How to Make Your RV Tires Last a Long Time

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Getting years of service out of your RV tires can be tricky – a lot trickier than getting your money’s worth out of regular car tires.

If you’re like most people, your RV probably spends a lot more time parked than your car, increasing the risk of flat spotting or weather checking from being parked rather than rolling. When it comes to RV tires, the concern isn’t so much the mileage traveled or the treadwear rating; it’s the duty cycle – the amount of time spent in service vs being parked.

So, where do you start? What are the best practices for helping to ensure that your RV tires remain in good working condition without succumbing to the ravages of time before you’ve had the chance to get some real mileage out of them? We’ve put together a list of some of the best things you can do to keep your RV tires at peak operating condition.

Buy an RV Tire with a Long Warranty

Protective actions are one thing, but at the end of the day, one of the absolute best moves you can make for your RV tires is simply to make sure you’ve bought good ones to begin with, preferably with a long, comprehensive manufacturer warranty. One of the newest offerings on the market, the Sailun S637T trailer tire, has an industry-leading 8-year warranty. That’s an incredibly long time to have a set of tires on any vehicle, RV or not. This tire is constructed far more the way a transport truck tire is constructed vs the typical ST tire construction which is why it is able to utilize higher air pressure and carry increased loads.

The S637T is designed for RV trailers, as well as fifth-wheel, utility, and boat trailers. This tire has plenty of other selling points including multi-sipes for superior wet-weather traction and heat dissipation, a five-rib design for good water evacuation, solid shoulder for stability, and all-steel construction. All these attributes give the tire outstanding durability, strength, load capacity, and low rolling resistance. It’s one of the best offerings yet from a company that routinely exceeds the performance of some of the other, more established tire brands. Sailun Tire accomplishes this without compromising quality and performance at a remarkably competitive price.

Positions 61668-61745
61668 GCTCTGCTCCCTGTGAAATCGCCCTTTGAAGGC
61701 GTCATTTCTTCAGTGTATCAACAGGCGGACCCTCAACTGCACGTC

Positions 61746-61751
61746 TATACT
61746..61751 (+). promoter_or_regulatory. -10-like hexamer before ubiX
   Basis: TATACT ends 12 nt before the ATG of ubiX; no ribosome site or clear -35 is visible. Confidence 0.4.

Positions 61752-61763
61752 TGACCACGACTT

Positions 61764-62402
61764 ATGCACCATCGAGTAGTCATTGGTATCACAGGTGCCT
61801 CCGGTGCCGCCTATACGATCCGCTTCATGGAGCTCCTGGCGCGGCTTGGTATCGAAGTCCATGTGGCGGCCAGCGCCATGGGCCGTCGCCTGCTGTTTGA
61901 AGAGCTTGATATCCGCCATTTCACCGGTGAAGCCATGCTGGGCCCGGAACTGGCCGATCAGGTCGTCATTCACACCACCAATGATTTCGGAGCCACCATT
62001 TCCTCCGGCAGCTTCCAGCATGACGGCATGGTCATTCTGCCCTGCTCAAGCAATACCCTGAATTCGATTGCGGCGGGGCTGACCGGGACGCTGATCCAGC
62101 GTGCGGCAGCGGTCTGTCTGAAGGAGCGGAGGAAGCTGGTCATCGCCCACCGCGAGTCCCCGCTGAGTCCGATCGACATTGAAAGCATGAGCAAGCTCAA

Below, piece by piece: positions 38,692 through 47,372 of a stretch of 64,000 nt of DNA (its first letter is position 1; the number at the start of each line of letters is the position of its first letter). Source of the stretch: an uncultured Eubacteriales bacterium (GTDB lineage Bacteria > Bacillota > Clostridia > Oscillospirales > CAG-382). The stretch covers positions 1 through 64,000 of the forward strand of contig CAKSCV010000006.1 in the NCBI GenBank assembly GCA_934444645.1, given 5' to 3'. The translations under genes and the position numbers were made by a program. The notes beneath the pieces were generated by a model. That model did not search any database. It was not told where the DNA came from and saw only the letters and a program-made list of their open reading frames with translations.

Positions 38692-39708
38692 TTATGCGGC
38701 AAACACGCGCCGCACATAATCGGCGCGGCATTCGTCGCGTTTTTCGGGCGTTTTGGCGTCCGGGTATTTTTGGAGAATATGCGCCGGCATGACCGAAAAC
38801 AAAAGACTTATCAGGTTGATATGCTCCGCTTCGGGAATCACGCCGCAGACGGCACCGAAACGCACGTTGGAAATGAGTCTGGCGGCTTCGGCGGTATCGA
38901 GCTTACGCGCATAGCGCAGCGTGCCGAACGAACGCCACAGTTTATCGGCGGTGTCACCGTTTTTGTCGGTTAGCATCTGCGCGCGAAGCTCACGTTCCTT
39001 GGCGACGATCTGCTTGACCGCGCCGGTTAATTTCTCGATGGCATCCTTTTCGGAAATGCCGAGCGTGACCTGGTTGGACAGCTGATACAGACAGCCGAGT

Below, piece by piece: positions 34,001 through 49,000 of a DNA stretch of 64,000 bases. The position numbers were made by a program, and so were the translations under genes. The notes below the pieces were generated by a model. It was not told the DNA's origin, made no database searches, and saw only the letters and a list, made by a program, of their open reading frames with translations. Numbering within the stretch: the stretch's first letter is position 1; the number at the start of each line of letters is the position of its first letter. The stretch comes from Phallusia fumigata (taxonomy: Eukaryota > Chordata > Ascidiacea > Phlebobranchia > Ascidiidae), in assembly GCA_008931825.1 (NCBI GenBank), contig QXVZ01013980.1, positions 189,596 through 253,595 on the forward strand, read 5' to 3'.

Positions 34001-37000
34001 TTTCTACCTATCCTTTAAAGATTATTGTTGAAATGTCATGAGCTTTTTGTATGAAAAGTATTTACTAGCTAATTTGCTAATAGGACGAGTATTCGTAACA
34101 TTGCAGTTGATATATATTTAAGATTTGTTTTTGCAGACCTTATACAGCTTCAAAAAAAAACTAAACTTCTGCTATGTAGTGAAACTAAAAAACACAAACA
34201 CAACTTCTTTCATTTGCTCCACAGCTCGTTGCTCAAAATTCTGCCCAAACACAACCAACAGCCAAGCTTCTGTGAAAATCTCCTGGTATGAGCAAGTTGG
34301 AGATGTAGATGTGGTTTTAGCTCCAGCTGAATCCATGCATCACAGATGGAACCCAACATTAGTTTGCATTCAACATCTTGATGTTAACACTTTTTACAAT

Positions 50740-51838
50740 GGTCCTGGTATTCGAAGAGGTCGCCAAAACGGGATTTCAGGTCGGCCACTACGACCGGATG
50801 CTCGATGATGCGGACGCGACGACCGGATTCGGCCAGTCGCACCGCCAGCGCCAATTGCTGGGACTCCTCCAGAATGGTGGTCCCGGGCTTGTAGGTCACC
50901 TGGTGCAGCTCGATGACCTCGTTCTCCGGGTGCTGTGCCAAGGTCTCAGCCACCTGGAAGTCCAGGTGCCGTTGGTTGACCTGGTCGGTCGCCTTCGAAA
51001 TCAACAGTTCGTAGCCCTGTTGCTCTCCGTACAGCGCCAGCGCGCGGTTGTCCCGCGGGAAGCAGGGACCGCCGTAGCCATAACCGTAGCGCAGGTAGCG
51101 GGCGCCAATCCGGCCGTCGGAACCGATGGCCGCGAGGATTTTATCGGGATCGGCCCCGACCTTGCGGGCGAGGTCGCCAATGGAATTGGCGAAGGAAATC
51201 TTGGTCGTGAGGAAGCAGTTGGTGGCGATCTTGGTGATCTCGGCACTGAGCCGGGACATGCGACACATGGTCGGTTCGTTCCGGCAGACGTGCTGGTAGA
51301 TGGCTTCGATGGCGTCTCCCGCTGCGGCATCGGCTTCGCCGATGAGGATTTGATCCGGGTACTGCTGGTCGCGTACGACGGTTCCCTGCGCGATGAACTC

Check the new Sailun S637T out for yourself at

Keep Your RV Tires Topped Off, Especially While It’s Sitting

Tire flat-spotting can occur as a result of the layers of rubber and steel belts being compressed by the weight of the vehicle being parked for extended periods. Over time, a flat-spot in the steel belts and rubber can develop. Normally, this flat-spot will “work itself” out after the tire warms up and rolls down the road. In severe cases, it can become permanent.

Ensure your tires are properly inflated when sitting or storing your trailer. You can add 10-15 psi more pressure since, over time, the inflation will drop slightly. Make sure to check the inflation and adjust before you put your trailer back into use. If possible, put your trailer on jack stands to take the weight off the tires during those extended periods of non-use.

Move Your RV Regularly

Back to that flat-spotting condition described above: in addition to making sure your tires are topped off with air at all times, the best thing you can do to fight it off is make sure your RV is moving regularly, even if only over a short distance. The key is to ensure that your RV is coming to rest on a new patch of tire so that it doesn’t spend too long pressing any one patch against the pavement.

Park Your RV Inside, Or Cover It Up

Rubber is a durable material, but nothing on earth is immune to the elements, and all the rain, snow, frigid cold, baking heat from the sun, and solar rays can really do a number on your tires. Precipitation can actually hasten the process of your tire rubber losing its natural oils and drying out, pulling oil out of the rubber with time. UV rays from the sun can cause color fade, weather cracking and a loss of material strength.

Parking your RV indoors during the off-season can go a long way toward helping protect its tires from this environmental damage. Of course, not everyone has access to indoor storage so even covering your RV and/or tires with a good weather-resistant vehicle cover can help fight the elements and keep your tires looking and performing like new.

Of course, the best remedy is to take your RV for regular drives but, depending on the time of year – and where you live – that won’t always be an option. Making sure your tires roll over regularly is the most important part.

Use A High-Quality Tire Protectant

UV rays can really do some damage to your RV tires. In fact, it’s one of the number one causes of dry rot, breaking the rubber down and causing it to lose its integrity and crack. One of the best defenses? A good, high-quality UV tire protectant. Tire protectant is a water-based chemical concoction that rejects UV rays and fights dry rot – and it typically looks good doing it, as many tire protectant products out there also help restore the rubber back to black and give your tires a nice shine.

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